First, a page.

Absolute Divorce vs. Limited Divorce Primer
For Maryland couples considering divorce, there’s an option that not every state offers. For many reasons, some Maryland couples choose a limited divorce as either a first legal step toward an absolute divorce or as a temporary means to establish legal parameters while they live apart but aren’t yet ready to make the dissolution final. Also called “Divorce from Bed and Board,” a limited divorce is what some states call a legal separation.
If you live in Maryland and you’re considering your options for ending a marriage, or for separating from a spouse until you’ve decided which path to take forward, it helps to understand the differences between absolute divorce and limited divorce.
Why Choose a Limited Divorce in Maryland?
While an absolute divorce ends a marriage completely, leaving both partners free to remarry, a limited divorce is a formal separation under court guidelines. Because simply deciding to live apart without a legal agreement can leave undue financial and custody burdens on one spouse, a limited divorce establishes legal guidelines similar to an absolute divorce. A limited divorce renders legally binding decisions on the following through temporary court orders:
- Child custody
- Child support
- Health insurance coverage
- Division and use of joint property and personal possessions
By choosing a limited divorce, both partners have legally protected parameters for living apart while still legally married. This could be either the first step toward divorce or it can be the way a couple decides to remain married while living apart either temporarily or indefinitely. It can also offer legal protection to both parties while they attempt marriage counseling.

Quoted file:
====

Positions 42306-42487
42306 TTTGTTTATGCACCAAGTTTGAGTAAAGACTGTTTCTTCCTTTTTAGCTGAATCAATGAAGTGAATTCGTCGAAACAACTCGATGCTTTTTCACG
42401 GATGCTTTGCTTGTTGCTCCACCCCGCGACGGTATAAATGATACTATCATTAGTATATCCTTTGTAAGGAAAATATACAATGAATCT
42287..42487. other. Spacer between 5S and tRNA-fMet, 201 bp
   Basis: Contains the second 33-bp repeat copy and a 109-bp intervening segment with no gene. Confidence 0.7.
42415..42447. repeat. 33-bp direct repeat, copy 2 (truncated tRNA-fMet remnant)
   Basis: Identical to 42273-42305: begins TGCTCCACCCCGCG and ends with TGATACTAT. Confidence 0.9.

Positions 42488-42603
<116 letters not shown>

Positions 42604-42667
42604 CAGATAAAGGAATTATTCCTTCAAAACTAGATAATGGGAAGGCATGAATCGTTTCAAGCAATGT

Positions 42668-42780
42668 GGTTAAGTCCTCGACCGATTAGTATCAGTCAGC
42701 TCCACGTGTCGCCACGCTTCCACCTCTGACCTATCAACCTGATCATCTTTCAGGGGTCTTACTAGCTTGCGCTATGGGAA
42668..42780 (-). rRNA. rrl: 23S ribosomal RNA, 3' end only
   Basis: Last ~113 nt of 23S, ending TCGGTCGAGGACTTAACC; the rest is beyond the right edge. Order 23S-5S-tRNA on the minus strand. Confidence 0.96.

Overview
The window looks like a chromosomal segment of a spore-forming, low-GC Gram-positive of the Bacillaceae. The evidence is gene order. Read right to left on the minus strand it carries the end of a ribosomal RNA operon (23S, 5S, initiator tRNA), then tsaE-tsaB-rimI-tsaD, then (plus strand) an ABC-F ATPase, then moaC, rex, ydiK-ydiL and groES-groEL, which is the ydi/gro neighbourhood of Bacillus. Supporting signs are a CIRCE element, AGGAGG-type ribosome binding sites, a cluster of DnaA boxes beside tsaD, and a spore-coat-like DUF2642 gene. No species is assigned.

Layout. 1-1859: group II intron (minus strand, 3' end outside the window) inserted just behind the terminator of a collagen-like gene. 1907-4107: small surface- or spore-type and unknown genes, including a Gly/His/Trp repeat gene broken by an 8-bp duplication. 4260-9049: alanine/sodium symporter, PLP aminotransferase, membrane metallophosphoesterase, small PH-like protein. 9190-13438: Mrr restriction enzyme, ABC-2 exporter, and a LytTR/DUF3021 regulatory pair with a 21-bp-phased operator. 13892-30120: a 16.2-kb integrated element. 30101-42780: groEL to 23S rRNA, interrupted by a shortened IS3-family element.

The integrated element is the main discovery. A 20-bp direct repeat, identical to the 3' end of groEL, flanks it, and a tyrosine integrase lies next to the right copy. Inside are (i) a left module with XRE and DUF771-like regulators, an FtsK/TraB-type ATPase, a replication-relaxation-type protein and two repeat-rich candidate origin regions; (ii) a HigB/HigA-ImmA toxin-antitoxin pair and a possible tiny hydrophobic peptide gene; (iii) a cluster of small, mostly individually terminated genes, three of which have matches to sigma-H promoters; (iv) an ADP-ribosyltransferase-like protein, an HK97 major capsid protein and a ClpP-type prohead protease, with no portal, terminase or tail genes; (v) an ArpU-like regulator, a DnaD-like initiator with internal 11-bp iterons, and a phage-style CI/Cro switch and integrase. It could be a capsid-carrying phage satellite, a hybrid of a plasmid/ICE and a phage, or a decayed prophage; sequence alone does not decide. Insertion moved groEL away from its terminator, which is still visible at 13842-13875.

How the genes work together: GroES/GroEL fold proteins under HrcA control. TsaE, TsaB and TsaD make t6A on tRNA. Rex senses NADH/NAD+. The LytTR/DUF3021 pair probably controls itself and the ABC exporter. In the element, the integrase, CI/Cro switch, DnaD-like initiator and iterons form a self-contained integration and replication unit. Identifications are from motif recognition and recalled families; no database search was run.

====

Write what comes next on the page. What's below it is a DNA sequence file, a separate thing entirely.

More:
A limited divorce settles many important issues but the couple remains married.
Does Maryland Require Grounds for Limited Divorce?
Maryland is NOT a no-fault divorce state. In Maryland, a couple must prove at least one ground for divorce, whether limited or absolute, but the court considers mutual agreement a valid ground in both types of divorce. Grounds for limited divorce include:
- Mutually agreed separation
- Vicious conduct or cruelty
Grounds for an absolute divorce in Maryland include the following:
- Mutual agreement or consent (requires a settlement agreement)
What Else Makes Limited Divorce Different Than an Absolute Divorce?
Because couples with a limited divorce agreement remain legally married, the following conditions apply:
- Neither spouse may remarry
- Sex with anyone outside of the marriage relationship is considered adultery
- If the limited divorce is for a limited time rather than indefinite and the spouses have sexual relations together, it restarts the time period required to move forward to an absolute divorce
- If a spouse dies during a limited divorce the other spouse may still inherit property
Why Choose a Limited Divorce?
The process for filing a limited divorce is just as complex, time-consuming, and costly as an absolute divorce so many couples skip this step and file for absolute divorce. A limited divorce prior to absolute divorce isn’t a requirement in Maryland. Nevertheless, there are some valid reasons to obtain a limited divorce decree. Common reasons to choose a limited divorce are:
- There aren’t yet applicable grounds for an absolute divorce
- A couple’s religion doesn’t permit divorce
- A couple prefers to remain legally married for financial reasons such as joint business ownership or home ownership
- One spouse may require the health insurance coverage of the other
- A couple may hope to reconcile
If you wish to learn more about limited and absolute divorce in Maryland a family law attorney can help answer your questions.